formerly Pagan, is an ancient city in the Mandalay Division of Burma. Formally
titled Arimaddanapura or Arimaddana (the City of the Enemy Crusher) and also
known as Tambadipa (the Land of Copper) or Tassadessa (the Parched Land), it was
the ancient capital of several ancient kingdoms in Burma. It is located in the
dry central plains of the country, on the eastern bank of the Ayeyarwady River,
90 miles (145 km) southwest of Mandalay.UNESCO has unsuccessfully tried to
designate Bagan as a World Heritage Site.
Reasons to visit
Bagan is the main tourist attraction in Myanmar. One of
the richest archaeological sites in Asia, is located on the eastern bank of the
Ayeyarwaddy River. Also being the capital of first Myanmar Empire, Bagan covers
an area of 42 sq.km containing over 2000 well-preserved pagodas and temoles of
the 11th- 13th century
Started in the 11th century, the pagoda is one of the
first buildings in a unique Burmese style, while older pagodas were built in Mon
style. It is said that the pagoda was built to enshrine the tooth, collar-bone
and headband relics of the Buddha, and so has become a revered place of
pilgrimage. Two great kings, noted for their patronage of the religion, are
associated with the Shwezigon: Anawrahta (1044-1077) and Kyansittha (1084-1113).
Built in 1091 by Kyanzittha, the temple is said to
represent the endless wisdom of the Buddha. The central square has sides of 53
metres, and rises in terraces to a height of 51 metres. Having suffered
considerable damage in the earthquake of 1975, the temple, one of the finest,
largest and best preserved, was reconstructed in 1979.
Built by Alaungsithu in the mid-12th century, this 61 metre
tall temple is the highest in Bagan. The stone supports which once held the
temple's huge bronze bell are now located in a monastery compound southwest of
the Thatbyinnyut. To the north east stands a small "tally pagoda", built using
one brick for every 10,000 used in the main temple.
Built during the reign of Narapatisithu (1174-1211), this
is one of the largest and most imposing of the Bagan temples - cube shaped with
Buddha images on the four sides of the ground floor. The top terrace affords
excellent views of sunset over the Ayeyarwady. The Gawdawpalin was badly damaged
by the earthquake in 1975, and reconstruction was started in 1979.
Built by Alaungsithu in 1311, this temple is an early
example of a transition in architectural styles, which resulted in airy, lighter
buildings. The temple is also notable for its fine stucco carvings and for the
stone slabs in the inner walls.
King Anawrahta built this library in 1058 to house the 30
elephant loads of Buddhist scriptures with which he returned from the sacking of
Thaton. It was repaired in 1738. The architecture of the square building is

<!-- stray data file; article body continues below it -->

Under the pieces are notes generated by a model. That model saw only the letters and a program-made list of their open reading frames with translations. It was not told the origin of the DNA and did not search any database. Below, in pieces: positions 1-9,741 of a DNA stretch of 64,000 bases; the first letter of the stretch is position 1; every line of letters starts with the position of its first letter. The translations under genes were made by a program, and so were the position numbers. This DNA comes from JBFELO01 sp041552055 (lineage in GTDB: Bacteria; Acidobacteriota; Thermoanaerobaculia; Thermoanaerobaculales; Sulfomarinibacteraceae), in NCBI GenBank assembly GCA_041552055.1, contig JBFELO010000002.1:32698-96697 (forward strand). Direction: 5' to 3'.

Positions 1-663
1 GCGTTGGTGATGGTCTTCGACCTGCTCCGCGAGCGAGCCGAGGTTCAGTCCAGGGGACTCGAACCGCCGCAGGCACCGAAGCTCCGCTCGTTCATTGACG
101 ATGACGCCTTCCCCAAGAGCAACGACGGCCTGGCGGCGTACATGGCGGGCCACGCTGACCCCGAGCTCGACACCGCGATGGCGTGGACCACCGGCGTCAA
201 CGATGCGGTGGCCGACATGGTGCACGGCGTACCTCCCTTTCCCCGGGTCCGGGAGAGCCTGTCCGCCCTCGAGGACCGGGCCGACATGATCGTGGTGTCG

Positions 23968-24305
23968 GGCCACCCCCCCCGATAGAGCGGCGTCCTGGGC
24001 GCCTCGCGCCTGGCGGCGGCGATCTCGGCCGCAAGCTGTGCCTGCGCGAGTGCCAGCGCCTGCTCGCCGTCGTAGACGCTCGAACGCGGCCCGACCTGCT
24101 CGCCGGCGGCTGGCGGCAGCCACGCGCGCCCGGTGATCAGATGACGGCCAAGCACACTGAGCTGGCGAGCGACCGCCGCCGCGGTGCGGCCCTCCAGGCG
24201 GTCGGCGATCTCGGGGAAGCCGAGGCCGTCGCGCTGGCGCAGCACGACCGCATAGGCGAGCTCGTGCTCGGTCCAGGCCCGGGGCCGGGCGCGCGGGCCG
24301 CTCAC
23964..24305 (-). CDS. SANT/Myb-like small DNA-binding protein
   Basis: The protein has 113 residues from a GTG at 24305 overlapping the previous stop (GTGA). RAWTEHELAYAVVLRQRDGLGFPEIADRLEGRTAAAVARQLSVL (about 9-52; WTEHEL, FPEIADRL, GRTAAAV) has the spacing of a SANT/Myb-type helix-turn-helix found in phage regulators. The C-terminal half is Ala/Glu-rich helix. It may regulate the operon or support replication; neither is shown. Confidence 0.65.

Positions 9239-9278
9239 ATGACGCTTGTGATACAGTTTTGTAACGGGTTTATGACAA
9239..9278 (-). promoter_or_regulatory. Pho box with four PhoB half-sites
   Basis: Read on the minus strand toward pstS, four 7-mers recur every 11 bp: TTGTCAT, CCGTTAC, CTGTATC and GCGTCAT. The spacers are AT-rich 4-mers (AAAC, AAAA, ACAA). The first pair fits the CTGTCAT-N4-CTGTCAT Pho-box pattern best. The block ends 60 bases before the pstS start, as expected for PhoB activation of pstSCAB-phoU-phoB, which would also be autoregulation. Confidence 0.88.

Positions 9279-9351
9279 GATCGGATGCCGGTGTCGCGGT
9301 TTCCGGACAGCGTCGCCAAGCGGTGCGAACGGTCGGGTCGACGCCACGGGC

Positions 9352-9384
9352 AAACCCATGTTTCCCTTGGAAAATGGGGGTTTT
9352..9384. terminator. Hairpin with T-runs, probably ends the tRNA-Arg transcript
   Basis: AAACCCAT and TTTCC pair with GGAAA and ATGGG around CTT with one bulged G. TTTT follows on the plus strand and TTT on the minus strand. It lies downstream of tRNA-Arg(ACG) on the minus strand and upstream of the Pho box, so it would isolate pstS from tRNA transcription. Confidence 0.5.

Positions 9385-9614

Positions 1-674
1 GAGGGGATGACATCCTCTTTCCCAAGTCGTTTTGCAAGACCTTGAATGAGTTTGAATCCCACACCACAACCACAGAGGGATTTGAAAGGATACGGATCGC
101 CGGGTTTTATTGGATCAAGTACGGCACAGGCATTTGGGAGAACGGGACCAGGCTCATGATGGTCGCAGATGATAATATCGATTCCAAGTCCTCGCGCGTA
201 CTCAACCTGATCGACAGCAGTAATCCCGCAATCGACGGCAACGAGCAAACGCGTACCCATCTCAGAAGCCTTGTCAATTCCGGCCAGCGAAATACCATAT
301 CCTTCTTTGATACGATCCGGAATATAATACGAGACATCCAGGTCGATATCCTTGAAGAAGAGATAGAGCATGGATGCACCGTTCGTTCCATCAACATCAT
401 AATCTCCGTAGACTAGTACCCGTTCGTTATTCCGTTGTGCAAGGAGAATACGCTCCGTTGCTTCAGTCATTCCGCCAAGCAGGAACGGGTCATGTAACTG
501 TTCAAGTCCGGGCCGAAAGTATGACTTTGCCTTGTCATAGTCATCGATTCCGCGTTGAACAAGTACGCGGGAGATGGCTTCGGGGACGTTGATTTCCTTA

notable for the perforated stone windows, and the plaster carvings on the roof.
Built in 1181 by Narapatisithu, this is a fine example of a
later, more sophisticated, temple style, with better interior illumination. The
interior was once painted with fine frescoes, only traces of which now remain.
Nathlaung Kyaung – Built in 931 by king Taungthugyi, about a century before the
southern school of Buddhism came to Bagan, this is the only remaining Hindu
temple, dedicated to the Hindu god Vishnu. A central brick pillar supports the
dome and crumbled sikhara, which originally had figures of Vishnu on each of the
The interior of this single storey structure is dimly lit
with the small, perforated stone windows that typify this early type of
Mon-influenced temple. It was probably built during the reign of Kyanzittha
Thought to be the oldest in Bagan, dating from the 3rd
century, this riverbank pagoda was completely destroyed when it collapsed into
the river in the 1975 earthquake, and has been totally rebuilt.
Built during the reign of Nantaungmya (1211-1234), it is
modelled after Indian style temples, and is unique in Myanmar. The pyramid
shaped spire is covered in niches, each enclosing a seated Buddha figure.
King Anawrahta built this graceful circular pagoda in 1057
following his conquest of Thaton. The five terraces once held terra-cotta
plaques showing scenes from the Jataka.
This small temple has frescoes and inscriptions in both
Myanmar and Mon scripts.
Built by King Narathu (1160- 65) and similar to the Ananda,
this later temple is generally considered to possess the finest brickwork of
Built three years before the invasion of Kublai Khan's
horsemen, in 1284, this pagoda is considered the most beautifully proportioned
of all Bagan's monuments.
A relaxing lake resort with villages, and floating gardens
located at an altitude of 1328 metres in southern Shan State. It is best known
for high quality Shan silk, and for its fishermen, who row their boats standing
upright, using one leg to power the oar. The surrounding region includes the
picturesque hill stations of Kalaw, Pindaya and Taunggyi and offers
opportunities for walking and rock-climbing.
Stretching for over 3 km. This resort offers clam blue
water, swaying palm trees and an expensive stretch of silvery white sand. With a
wide range of accommodation from simple guest houses to luxury accommodation,
the resort is easily accessible by air from Yangon, Bagan and Heho.
Unique locally made goods, luxury buys such as precious
jewellery of gold and gems, silverware, arts and crafts, lacquerware,
paintings,traditional wooden dolls, Mandalay silk, typical Shan and Kachin
shoulder bags, foodstuffs, cosmetics and tailor-made clothes.
Anadar Pagoda Festival ,Shwe zigon Pagoda.